I agree about getting clients to sign contracts quickly! Often very important to avoid mind-changing.
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Old 04-05-07, 05:11 PM   #28
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This is very smart. If you gave your word to do the gig - you can't accept any other offers for these dates, and you have to pay for transportation and supplies, so they should be liable for cancelling. But I guess it only works or corporate events with a signed contracts - I had birthday parties cancelled at the last moment and never got a dime..
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Old 04-06-07, 11:10 AM   #29
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Default Contracts - not just for corporate

A long time ago, I pretty much worked without a contract unless the client wanted one. Now, even a "birthday party" or tiny event gets a contract from me.

I STRONGLY urge everyone to use contracts ALL THE TIME. If the idea of a big scary contract is going to frighten off your smaller client (and some people it does) develop a single-page "Letter of Agreement" that covers what you are going to do, when and where, and how much you are to be paid.

For big clients, I say "do you want to send me a contract or shall I send you one?" For little clients, I say "OK, great, I'll just pop a contract into the mail and we'll be set." For tiny, tiny clients, I say "OK, I'm going to send you a letter of agreement just so everything's clear."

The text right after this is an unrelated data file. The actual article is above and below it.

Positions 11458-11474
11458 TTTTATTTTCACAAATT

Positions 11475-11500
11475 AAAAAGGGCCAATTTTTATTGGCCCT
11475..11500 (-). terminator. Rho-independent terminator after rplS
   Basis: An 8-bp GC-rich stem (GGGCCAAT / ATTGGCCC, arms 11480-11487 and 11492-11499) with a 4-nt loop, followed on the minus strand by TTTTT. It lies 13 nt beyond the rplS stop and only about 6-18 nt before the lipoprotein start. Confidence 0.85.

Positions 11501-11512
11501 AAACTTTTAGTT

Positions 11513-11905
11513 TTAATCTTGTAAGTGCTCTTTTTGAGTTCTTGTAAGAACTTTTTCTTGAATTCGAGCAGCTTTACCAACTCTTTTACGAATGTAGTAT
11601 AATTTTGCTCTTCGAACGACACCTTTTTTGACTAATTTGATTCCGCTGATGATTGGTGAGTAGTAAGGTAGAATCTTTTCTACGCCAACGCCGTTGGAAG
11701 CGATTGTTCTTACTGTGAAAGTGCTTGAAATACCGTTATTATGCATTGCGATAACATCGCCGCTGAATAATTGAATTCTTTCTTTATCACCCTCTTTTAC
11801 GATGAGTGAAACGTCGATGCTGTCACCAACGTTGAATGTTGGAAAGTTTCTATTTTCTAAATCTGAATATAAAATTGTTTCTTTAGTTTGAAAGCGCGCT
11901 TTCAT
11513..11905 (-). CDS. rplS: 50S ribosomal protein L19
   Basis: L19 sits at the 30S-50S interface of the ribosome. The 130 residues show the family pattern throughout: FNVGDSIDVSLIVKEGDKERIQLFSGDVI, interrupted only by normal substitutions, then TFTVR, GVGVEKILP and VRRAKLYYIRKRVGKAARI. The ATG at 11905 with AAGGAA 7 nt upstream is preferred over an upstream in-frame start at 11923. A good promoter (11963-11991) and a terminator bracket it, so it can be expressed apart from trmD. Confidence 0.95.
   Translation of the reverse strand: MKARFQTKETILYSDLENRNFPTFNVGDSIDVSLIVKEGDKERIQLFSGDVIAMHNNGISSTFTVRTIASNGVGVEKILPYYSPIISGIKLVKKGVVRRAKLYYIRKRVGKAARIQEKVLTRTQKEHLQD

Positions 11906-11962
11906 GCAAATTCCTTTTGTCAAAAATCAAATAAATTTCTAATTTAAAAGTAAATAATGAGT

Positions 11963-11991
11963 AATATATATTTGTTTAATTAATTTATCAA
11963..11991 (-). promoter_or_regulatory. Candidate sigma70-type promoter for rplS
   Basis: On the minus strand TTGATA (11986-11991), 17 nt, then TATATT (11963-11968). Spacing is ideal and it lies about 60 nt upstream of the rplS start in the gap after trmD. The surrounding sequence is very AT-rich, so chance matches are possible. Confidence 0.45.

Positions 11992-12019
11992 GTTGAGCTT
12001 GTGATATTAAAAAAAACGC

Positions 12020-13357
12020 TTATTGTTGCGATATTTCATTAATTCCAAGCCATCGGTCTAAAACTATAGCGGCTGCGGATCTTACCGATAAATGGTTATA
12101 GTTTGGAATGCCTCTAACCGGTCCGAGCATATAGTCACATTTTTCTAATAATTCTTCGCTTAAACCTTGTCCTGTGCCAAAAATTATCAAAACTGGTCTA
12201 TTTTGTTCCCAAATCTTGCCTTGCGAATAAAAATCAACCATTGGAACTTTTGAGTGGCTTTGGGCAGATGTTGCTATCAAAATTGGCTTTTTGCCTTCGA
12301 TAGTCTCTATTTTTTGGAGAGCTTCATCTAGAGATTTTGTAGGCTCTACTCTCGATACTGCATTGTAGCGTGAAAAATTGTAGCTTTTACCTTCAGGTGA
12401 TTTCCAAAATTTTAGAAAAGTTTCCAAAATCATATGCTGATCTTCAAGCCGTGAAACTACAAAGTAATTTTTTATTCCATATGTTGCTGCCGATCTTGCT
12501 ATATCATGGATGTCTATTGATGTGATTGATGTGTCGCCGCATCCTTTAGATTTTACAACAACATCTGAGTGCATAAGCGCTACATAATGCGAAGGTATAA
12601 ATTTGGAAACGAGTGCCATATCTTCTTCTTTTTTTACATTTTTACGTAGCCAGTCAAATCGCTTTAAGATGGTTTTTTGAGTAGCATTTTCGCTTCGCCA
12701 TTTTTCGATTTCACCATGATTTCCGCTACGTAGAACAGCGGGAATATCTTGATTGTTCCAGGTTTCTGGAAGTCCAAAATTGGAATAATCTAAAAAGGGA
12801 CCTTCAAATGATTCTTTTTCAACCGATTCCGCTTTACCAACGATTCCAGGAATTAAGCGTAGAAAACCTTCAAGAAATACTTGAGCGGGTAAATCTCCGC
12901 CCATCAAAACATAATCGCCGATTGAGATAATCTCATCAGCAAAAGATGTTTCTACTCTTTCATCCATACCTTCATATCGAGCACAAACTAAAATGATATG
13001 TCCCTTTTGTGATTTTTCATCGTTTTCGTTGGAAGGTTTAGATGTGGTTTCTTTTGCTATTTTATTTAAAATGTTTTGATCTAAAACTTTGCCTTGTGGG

Beyond just getting your money - and that's very important - contracts also protect you legally - they establish that you have a right to be there and the client has asked you to be there.

Stuff everyone may already know:

Your contract should contain -
--What you'll do
--Where and when
--Length of performances/appearance and what activities will happen (I've shown up at gigs and had people say, "Oh, we didn't know you'd be doing fire!")
--How much you get paid and when (usually at completion of event), and to whom the check gets made out. (I kept getting checks made out to my company name before I had a bank account in that name and couldn't cash them)
--Liability language, usually stating that you're not liable if anything bad happens to an audience member

You can also add in things like your home state having jurisdiction in case you have to sue for your money, you agreeing not to be drunk or high (reassures the client), release for them to use pictures and video of you to promote the event, and any sort of cancellation clause you want. Mine says that if I don't show, I don't get paid, but it also says that the client is not released from paying me unless there's an Act of God that cancels the event.